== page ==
Thanks for your continuous and wise advices.
    All the best,
    Boris
    Check out Boris’s awesome post.The Honeymoon is over when…My Profile

    • Barbara SwaffordNo Gravatar says:

      Hi Boris,

      I know what you’re saying about not broadcasting that you have a blog. I do the same with some of my friends. It’s like we know who’s interested in what we do online and who’s not.

      With regard to the interview, I’d be honored. Send me a message via my contact form and we’ll go from there.

  2. […] This post was mentioned on Twitter by Gail Gardner and Barbara Swafford, Stan Carter Jr.. Stan Carter Jr. said: The Cost Of Being Heard http://bit.ly/bGL2tT […]

  3. PatriciaNo Gravatar says:

    I am happy to say I made a new real time friend yesterday at yoga class and we lunched and are on the same page in most things….except she does not blog or read blogs nor is she interested….

    My book group does not even read my blog and then is amazed at the interesting books I share with them and wonder about how I found them. One member has read several of my reviews as her lead off for the discussion and we both just wink and each other and say nothing to the rest of the group.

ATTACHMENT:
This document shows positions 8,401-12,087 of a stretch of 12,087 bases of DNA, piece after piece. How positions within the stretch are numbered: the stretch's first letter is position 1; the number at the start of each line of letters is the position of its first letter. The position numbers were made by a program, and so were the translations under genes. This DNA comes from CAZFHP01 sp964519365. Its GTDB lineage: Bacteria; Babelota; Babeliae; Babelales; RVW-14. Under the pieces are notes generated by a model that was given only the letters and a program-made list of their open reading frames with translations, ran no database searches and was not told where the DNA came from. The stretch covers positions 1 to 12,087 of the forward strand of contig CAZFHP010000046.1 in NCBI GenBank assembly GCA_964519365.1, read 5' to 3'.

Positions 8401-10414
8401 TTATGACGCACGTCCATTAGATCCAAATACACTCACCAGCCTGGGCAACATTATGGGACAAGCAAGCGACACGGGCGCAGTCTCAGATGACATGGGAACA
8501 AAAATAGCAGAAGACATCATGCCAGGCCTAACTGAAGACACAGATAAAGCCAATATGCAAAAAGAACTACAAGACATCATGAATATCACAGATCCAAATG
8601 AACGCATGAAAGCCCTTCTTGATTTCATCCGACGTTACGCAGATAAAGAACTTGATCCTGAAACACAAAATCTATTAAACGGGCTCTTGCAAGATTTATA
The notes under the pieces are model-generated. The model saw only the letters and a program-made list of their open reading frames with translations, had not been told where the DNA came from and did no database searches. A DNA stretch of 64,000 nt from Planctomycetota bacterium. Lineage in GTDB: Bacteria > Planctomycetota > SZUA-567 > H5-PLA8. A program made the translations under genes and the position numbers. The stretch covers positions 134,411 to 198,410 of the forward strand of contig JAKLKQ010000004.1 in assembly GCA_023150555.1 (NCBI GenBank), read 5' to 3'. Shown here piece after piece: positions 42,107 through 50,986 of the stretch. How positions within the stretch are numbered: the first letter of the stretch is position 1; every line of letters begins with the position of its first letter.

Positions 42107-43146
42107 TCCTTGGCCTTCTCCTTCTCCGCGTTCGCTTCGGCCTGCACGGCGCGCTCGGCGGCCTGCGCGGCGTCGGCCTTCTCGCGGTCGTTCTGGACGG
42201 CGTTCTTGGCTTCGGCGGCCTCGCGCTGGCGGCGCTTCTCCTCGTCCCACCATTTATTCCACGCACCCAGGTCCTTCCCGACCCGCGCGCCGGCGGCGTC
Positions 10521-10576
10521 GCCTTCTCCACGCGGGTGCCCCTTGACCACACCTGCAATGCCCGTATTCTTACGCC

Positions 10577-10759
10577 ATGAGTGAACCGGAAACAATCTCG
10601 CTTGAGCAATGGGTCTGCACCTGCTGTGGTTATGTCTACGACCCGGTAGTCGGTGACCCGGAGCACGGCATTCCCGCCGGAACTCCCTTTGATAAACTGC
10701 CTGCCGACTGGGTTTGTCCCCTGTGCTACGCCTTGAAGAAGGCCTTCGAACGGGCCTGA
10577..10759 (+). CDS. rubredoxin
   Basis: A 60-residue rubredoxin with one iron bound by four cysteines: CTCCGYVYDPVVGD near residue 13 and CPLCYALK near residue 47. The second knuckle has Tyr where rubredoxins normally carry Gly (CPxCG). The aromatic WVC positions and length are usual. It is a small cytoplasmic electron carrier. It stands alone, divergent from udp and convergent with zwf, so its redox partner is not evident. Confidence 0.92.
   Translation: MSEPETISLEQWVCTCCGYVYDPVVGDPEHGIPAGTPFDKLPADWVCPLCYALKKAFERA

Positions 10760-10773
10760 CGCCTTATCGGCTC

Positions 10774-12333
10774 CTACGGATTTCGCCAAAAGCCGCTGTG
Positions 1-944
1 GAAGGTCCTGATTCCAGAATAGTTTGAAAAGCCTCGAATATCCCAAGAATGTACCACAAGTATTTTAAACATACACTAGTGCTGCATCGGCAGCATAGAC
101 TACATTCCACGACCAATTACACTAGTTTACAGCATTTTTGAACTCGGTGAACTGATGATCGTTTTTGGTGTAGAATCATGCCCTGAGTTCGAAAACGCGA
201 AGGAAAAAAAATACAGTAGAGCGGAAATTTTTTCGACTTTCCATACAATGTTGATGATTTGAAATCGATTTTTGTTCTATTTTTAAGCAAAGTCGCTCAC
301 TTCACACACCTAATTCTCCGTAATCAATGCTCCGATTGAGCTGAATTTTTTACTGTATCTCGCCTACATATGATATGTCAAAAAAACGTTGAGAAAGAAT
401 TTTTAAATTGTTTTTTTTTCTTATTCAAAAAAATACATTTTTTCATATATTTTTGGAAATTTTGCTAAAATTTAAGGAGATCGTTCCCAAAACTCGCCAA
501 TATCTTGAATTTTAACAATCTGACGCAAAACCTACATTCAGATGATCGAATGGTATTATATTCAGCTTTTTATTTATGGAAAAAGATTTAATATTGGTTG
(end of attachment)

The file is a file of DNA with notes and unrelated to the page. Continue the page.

My partner likes that I blog and have a fair low cost “hobby” but since it does not make money – well hurry up please and get a read job with income would please him more.

    My blogging friends and my blogging community are important to me and do bring me great joy….90% of my work has been alone out in the field. Most of my friends from the kid’s school experience have never invited me to anything…

    My profession is one of always being the outsider – some folks can not believe I grocery shop! And heaven forbid I should have wine in the cart! then I am one of those community activists – what a dreadful thing to be these days! and I volunteer so some say I make them feel guilty…

    I just have to keep going with what I feel is right for me…and now that most of my family is dead maybe I should go ahead and write a book!!!

    I have to say this post made me chuckle…and smile Now there is a positive! Thank you for sharing

    I have yet to get to writers blogk I think it is up and running, still catching up from my month job…
    Check out Patricia’s awesome post.When NO Is The Right Thing To SayMy Profile

    • Barbara SwaffordNo Gravatar says:

      You’re welcome Patricia,

      That’s great to hear you made another real life friend since spending time away from our blogs is important.

      I don’t think you’re alone in having family and friends show little to no interest in your online activities. After reading the comments, it appears that’s the case with most bloggers.